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Why Darden’s expenses could be cut by more than $50 million

Xun Yao Chen

Key takeaways from Barington Group's 84-page Darden proposal (Part 7 of 9)

(Continued from Part 6)

Reducing operating and advertising expenses

After splitting Darden Restaurants Inc. (DRI) into two restaurant groups, one higher and another with mature growth, further value could be unlocked by reducing operating expenses and refocusing advertising spending to be more in line with its peers. Sometimes there are benefits to being different from competitors, but right now, Darden’s strategy does not seem to be the right one, as it continues to underperform industry peers. It’s like Microsoft trying to be Apple: it never will be.

Spinoff to create opportunity

Cutting down advertising expenses (as a percent of revenue) is one step Darden could take to unlock shareholder value. Barington Capital Group also believes operating expense could be reduced from the creation of two companies, as it streamlines operations and eliminates corporate functions that duplicate brand-level work. We believe it may even add some extra economies of scope as the mature-growth company targets similar U.S. demographics where price and cost are becoming even more important, while the high-growth company continues to work on concepts to differentiate and maintain their uniqueness.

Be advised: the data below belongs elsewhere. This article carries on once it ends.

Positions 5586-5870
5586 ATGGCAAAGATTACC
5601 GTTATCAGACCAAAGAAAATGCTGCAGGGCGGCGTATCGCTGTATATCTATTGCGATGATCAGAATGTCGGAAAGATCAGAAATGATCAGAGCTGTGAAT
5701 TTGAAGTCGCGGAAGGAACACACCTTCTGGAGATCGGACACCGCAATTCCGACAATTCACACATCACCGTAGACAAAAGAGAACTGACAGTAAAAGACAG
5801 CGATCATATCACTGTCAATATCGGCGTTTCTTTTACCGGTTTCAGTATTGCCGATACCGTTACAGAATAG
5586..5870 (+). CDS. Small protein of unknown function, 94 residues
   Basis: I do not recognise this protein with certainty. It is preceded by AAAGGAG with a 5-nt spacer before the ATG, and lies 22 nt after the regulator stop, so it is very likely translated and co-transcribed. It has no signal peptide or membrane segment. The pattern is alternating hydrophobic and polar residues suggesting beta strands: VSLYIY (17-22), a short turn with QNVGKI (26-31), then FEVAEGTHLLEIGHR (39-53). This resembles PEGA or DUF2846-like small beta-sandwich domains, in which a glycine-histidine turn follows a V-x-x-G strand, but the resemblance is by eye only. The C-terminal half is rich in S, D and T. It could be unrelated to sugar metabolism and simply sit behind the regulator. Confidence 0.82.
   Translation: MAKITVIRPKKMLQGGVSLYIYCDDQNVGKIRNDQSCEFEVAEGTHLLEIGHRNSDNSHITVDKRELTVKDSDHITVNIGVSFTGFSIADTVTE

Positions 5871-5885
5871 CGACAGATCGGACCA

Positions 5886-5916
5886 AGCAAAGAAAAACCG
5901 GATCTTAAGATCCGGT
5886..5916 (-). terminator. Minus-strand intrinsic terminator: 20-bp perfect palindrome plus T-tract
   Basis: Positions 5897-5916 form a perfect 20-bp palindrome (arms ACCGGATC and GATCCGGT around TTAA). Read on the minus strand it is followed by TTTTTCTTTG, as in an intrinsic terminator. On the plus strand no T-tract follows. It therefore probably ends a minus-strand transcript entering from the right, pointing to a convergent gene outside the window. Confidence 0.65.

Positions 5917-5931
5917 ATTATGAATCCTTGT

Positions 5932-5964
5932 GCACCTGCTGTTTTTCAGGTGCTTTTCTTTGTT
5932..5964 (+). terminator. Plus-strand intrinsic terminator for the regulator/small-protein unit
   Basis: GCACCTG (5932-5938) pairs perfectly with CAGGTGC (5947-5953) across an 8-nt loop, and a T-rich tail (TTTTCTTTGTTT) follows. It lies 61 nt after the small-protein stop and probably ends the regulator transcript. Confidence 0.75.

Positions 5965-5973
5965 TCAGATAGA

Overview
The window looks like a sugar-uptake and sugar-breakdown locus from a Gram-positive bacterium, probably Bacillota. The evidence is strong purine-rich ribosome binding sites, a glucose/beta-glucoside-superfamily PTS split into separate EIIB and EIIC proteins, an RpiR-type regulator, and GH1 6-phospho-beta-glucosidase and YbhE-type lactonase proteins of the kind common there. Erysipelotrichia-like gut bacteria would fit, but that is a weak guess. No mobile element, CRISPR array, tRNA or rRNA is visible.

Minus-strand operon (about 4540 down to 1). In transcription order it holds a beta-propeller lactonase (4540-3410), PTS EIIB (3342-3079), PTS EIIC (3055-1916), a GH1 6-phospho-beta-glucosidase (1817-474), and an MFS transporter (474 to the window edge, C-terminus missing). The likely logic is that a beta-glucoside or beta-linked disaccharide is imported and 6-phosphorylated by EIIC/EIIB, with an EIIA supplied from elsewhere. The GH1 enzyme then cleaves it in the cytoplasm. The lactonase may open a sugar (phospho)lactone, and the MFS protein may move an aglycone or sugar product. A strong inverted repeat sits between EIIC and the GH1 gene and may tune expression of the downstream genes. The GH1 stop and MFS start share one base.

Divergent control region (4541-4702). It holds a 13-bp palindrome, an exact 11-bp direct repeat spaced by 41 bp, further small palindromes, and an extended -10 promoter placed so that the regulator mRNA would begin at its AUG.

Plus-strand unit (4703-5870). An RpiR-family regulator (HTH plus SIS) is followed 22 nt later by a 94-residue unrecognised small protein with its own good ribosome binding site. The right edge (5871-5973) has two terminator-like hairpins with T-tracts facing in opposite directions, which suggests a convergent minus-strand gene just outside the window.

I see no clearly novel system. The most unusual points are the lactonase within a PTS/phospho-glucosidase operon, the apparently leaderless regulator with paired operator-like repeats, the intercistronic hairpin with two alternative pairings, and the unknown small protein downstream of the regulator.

Not enough operating cuts

As a response to declining profits due to promotions, Darden recently announced that it’s “taking steps that will reduce its annualized operating support spending by approximately $50 million.” While this is a start, the company could do more. JP Morgan’s October 8, 2013, report said, “The company’s $50 million reduction out of $848 million total SG&A in Fiscal 13 was generally not considered enough.” If Darden can bring its SG&A down to its peers’ SG&A, the company could be saving at least $95 million a year. To put it differently, Darden is losing more than $95 million every year.

A switch in advertisement strategy

As part of its effort to reduce and refocus its advertising spending, Barington notes that Darden should abandon its outdated and expensive advertising strategy. While peers spent 2.5% of revenue on advertisements, Darden spent 4.8% of revenue in its most recent fiscal year. Much of this has been driven by TV advertising campaigns for the Olive Garden and Red Lobster brands, which Barington believes should be replaced and could be further optimized with direct targeting such as loyalty cards, direct email, and social media.

Core problem 

The Wall Street Journal‘s following quote suggests the problem doesn’t only lie in Darden’s advertising expenses but also in its core business strategy:

  • “Olive Garden has struggled to increase sales… as diners continue to follow deals. Meanwhile, its competitors have invested in the quality and execution of their food, so Olive Garden is ‘suddenly not as competitive,’ says John Glass, restaurant analyst at Morgan Stanley. Earlier this year, Olive Garden’s marketing focused mainly on the taste of the food and new dishes. Reversing course, it’s now advertising deals like $6.95 unlimited soup, salad and breadsticks lunch special.” –December 21, 2011

Yet those deals have cut into Darden’s margins lately. If Darden can’t maintain customers by advertising the taste of its food and new dishes, and it can’t maintain profits with deals, Darden’s core brands are essentially stuck in the middle (more information can be found in our previous Darden series). A spinoff could be its mature brand’s only savior.

Continue to Part 8

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